More complex examples demonstrate this more conclusively. The lesson physicists have drawn is that a quantum process is not a sequence of independent steps, but an undivided cloth that entirely happens or entirely does not happen. Oedipus would not have married his mother if he were not trying to avoid the prophecy that he would do so, and the prophecy would not have been uttered if he did not do so. The whole process can happen without inconsistency, and it can also not happen without inconsistency.

On a human scale, closed time loops would seem to imply a lack of free will, but the randomness of quantum events prevents us from drawing simple philosophical conclusions. Even though experiments on coupled processes have been scaled up such that measurements on one side of a workbench predict outcomes on the other, the sequence of messages is strictly random and cannot be influenced by the experimenter. Thus, we can't use this to communicate with or change the past. Quantum processes are as acausal as is logically possible, and no more.

In the next article, I will talk about waves, particles and the strange fact that matter at microscopic scales appears to be both.

Jim Pivarski

Photo of the Day


A bicyclist pedals his way through Wednesday morning's heavy snow and wind. Photo: Dennis Loppnow, FESS
In the News

Quarks know their left from their right

From Science, Feb. 5, 2014

How an electron interacts with other matter depends on which way it's spinning as it zips along — to the right like a football thrown by a right-handed quarterback or the left like a pigskin thrown by a lefty. Now, physicists have confirmed that quarks — the particles that join in trios to form the protons and neutrons in atomic nuclei — exhibit the same asymmetry.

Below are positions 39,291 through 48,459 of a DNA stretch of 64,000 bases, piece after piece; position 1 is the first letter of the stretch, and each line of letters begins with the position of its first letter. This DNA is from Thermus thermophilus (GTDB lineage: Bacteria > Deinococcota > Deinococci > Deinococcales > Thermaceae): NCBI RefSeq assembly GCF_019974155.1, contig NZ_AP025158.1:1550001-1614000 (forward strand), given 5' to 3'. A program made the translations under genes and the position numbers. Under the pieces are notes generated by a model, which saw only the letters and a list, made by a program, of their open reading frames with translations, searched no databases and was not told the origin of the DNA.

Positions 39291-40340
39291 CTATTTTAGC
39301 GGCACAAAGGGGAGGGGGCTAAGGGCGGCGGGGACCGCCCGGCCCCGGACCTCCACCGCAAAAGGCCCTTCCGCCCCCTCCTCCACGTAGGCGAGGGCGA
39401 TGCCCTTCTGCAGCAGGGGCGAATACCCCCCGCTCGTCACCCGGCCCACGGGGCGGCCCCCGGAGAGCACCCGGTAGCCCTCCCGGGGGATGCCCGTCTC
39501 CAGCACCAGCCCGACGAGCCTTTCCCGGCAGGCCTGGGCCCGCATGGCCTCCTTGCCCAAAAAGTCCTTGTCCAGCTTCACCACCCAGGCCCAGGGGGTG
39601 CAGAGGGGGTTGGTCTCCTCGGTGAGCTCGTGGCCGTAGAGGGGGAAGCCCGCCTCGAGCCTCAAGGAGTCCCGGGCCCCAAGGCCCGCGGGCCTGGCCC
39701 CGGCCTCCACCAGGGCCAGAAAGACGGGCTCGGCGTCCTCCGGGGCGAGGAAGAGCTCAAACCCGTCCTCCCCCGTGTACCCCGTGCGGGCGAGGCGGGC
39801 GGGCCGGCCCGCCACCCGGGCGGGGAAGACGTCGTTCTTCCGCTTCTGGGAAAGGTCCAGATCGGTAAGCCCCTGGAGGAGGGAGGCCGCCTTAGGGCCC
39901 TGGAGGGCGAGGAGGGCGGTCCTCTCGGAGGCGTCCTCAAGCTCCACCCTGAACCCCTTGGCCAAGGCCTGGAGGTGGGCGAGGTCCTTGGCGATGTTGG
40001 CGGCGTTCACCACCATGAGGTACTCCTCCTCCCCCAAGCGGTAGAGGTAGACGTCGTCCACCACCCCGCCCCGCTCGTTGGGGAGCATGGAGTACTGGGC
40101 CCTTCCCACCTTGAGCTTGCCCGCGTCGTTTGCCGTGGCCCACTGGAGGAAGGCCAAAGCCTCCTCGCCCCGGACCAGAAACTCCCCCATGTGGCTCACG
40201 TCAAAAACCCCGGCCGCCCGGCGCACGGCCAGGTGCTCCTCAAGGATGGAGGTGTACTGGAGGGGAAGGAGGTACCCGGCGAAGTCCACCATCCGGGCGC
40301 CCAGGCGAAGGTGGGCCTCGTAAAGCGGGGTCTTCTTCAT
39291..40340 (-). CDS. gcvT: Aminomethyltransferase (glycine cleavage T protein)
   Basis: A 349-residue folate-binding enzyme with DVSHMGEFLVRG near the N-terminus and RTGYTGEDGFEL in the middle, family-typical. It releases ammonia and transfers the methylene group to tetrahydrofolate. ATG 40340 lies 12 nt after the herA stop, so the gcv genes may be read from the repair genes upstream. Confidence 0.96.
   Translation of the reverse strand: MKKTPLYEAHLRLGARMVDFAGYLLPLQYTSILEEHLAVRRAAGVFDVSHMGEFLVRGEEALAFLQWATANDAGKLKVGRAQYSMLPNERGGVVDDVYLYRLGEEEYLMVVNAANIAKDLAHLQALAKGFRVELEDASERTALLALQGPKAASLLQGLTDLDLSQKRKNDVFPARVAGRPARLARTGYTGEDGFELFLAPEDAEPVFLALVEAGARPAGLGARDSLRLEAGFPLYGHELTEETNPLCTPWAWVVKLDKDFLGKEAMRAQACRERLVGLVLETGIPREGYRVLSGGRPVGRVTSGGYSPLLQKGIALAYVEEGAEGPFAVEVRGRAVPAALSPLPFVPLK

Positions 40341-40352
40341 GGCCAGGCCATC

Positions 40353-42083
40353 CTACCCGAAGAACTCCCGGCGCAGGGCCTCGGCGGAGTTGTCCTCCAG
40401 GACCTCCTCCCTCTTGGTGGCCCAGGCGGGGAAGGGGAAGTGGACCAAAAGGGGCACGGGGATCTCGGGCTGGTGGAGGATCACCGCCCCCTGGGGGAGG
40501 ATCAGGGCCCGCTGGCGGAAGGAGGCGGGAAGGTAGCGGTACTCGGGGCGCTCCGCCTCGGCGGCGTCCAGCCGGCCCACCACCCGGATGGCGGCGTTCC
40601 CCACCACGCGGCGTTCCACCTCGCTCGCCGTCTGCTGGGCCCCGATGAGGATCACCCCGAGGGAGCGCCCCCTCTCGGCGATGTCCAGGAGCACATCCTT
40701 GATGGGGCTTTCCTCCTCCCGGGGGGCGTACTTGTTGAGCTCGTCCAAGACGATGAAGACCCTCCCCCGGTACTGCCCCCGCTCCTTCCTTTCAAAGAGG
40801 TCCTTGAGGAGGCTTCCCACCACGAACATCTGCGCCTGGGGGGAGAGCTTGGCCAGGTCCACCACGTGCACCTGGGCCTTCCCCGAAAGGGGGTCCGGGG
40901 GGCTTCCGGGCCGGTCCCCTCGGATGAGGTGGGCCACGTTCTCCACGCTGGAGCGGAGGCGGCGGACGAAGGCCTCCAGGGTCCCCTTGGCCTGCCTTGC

The result could give physics a new weapon in the grand hunt for new particles and forces. Right now, scientists can try to blast massive new particles into existence, as they do at the world's biggest atom smasher, the Large Hadron Collider (LHC) in Switzerland. Or they can search for subtle hints of exotic new things beyond their tried-and-true standard model by studying familiar particles in great detail. In the latter approach, the new experiment gives physicists a way to probe for certain kinds of new forces, says Frank Maas, a nuclear physicist at Johannes Gutenberg University Mainz and the GSI Helmholtz Centre for Heavy Ion Research in Germany. "For a specific type of model, this type of experiment is much, much more sensitive than the experiments at the LHC," Maas says.

Read more

Frontier Science Result: MINERvA

What happens in hydrocarbon stays in hydrocarbon (sometimes)

This shows what an event in the MINERvA detector looks like when a neutrino comes in from the left and interacts with a proton in the detector, creating a pion that goes backwards, in addition to a proton and a muon.

Para una versión en español, haga clic aquí.

When a neutrino enters the nucleus of an atom, it can interact with the protons and neutrons inside and impart enough energy to create completely new particles. Often a pion (a particle made of a quark and an antiquark) is produced. However, the nucleus is such a dense place that sometimes the pions never make it out of the atom!